The National Post's editorial board offers the latest reminder as to how confidence is won and lost in Canada's Parliament. And it only highlights the need for our candidates - particularly those promising change - to offer a clear indication as to their post-election plans.
But while it's worth discussing what types of agreement might be possible between various combinations of opposition parties, there's one set of questions which doesn't require any agreement at all. So let's see what our opposition leaders and candidates have to say about these:
A. Will you commit to voting non-confidence in Stephen Harper at the earliest opportunity?
B. Will you commit to voting confidence in a government led by the leader of a current opposition party at the earliest opportunity?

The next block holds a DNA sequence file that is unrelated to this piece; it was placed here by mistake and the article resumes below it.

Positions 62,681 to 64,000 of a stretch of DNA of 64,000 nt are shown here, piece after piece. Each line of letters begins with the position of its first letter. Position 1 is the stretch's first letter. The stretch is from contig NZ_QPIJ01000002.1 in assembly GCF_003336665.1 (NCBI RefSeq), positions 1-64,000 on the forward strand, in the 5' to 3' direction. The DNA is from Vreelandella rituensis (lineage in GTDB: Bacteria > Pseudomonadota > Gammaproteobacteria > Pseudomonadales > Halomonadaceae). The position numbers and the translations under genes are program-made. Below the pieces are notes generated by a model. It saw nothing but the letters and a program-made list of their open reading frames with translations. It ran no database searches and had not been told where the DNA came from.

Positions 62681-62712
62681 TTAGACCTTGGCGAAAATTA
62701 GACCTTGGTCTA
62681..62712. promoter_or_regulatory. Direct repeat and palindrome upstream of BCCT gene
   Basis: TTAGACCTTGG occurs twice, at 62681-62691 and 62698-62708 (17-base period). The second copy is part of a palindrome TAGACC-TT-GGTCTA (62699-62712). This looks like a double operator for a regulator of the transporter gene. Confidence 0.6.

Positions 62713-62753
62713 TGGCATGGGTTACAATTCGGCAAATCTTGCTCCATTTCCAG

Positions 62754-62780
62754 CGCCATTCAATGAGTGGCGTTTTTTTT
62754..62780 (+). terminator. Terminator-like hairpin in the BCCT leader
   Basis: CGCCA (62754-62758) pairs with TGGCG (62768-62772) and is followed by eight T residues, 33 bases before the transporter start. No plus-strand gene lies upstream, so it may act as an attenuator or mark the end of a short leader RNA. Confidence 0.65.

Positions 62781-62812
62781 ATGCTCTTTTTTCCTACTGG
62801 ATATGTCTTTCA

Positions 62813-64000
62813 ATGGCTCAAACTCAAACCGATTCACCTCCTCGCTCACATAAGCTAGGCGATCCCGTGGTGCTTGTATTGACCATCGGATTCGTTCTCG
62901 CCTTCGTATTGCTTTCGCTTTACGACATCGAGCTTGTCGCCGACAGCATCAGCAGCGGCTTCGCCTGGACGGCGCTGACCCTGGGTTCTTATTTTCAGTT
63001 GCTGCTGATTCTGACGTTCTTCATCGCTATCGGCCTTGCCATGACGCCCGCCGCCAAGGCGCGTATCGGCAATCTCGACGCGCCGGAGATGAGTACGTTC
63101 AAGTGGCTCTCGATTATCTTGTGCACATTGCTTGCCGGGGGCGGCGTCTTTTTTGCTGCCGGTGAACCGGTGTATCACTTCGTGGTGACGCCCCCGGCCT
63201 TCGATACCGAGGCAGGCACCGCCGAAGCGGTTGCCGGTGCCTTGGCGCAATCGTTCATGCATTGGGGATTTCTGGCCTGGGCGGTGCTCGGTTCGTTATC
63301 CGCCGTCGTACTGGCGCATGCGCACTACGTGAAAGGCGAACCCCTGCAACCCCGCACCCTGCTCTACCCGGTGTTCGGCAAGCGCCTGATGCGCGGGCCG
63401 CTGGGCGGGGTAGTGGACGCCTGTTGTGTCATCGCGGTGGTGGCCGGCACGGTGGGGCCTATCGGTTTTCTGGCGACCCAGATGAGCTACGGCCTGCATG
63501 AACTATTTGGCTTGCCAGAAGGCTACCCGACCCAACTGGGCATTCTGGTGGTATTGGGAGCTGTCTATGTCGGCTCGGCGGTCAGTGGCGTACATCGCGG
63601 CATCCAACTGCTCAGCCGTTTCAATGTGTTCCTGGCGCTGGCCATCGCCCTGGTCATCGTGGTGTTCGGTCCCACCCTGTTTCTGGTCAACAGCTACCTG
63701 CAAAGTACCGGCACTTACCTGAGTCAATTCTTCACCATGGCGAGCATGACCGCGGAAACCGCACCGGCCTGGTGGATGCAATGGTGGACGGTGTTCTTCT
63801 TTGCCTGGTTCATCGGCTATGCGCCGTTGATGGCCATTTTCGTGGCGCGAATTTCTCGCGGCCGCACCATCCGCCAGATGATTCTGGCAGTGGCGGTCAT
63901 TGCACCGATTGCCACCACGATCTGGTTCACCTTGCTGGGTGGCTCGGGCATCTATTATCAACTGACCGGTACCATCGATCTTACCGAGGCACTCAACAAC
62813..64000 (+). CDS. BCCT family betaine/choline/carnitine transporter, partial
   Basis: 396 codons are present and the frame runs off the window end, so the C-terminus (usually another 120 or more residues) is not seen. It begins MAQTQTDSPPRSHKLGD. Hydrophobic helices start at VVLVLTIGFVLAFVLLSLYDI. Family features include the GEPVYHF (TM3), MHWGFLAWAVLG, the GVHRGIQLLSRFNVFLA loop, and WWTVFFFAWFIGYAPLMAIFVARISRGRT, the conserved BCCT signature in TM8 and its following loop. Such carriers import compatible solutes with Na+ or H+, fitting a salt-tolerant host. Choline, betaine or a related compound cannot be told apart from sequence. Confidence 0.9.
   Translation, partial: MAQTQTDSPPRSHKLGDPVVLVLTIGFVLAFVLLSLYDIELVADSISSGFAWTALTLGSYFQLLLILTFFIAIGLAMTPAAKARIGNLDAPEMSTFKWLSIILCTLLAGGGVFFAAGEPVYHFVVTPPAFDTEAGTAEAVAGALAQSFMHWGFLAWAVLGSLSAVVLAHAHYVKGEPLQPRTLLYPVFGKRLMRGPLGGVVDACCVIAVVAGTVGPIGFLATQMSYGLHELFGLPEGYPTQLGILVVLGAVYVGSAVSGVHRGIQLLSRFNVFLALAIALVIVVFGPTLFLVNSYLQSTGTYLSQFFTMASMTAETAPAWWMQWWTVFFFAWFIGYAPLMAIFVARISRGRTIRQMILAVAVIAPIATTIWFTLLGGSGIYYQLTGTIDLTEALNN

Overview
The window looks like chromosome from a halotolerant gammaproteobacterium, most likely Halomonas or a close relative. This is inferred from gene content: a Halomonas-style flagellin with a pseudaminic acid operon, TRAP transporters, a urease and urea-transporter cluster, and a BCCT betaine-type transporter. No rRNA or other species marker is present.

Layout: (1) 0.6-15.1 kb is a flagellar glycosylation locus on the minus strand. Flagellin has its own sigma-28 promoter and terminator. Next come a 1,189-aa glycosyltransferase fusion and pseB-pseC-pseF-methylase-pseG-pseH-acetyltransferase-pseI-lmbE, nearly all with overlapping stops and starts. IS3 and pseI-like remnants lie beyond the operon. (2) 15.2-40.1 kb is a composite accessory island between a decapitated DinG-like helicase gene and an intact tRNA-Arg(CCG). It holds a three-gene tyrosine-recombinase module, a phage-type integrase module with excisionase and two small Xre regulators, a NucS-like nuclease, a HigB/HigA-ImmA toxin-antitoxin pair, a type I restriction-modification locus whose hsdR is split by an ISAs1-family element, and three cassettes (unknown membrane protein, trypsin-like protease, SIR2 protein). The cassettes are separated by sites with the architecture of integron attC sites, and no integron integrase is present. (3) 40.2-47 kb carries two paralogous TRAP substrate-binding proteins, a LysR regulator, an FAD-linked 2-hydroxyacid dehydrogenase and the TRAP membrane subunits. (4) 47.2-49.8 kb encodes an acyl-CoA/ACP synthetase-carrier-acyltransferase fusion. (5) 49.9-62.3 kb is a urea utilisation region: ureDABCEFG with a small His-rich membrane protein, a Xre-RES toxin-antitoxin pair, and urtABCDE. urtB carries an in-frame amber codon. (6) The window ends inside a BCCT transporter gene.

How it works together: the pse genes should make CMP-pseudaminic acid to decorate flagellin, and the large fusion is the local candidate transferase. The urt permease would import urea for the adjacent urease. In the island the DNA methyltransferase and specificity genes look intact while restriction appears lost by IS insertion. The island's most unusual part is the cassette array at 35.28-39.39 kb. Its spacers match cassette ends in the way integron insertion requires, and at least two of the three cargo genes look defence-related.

Obviously, the answer to A should be abundantly clear for anybody offering change from the Cons. And since the answer to B may well determine whether the Governor-General can expect to find a replacement after a vote against the Cons, we'll have reason to be wary about anybody who's more interested in scoring points against another opposition party than making a clear statement on it.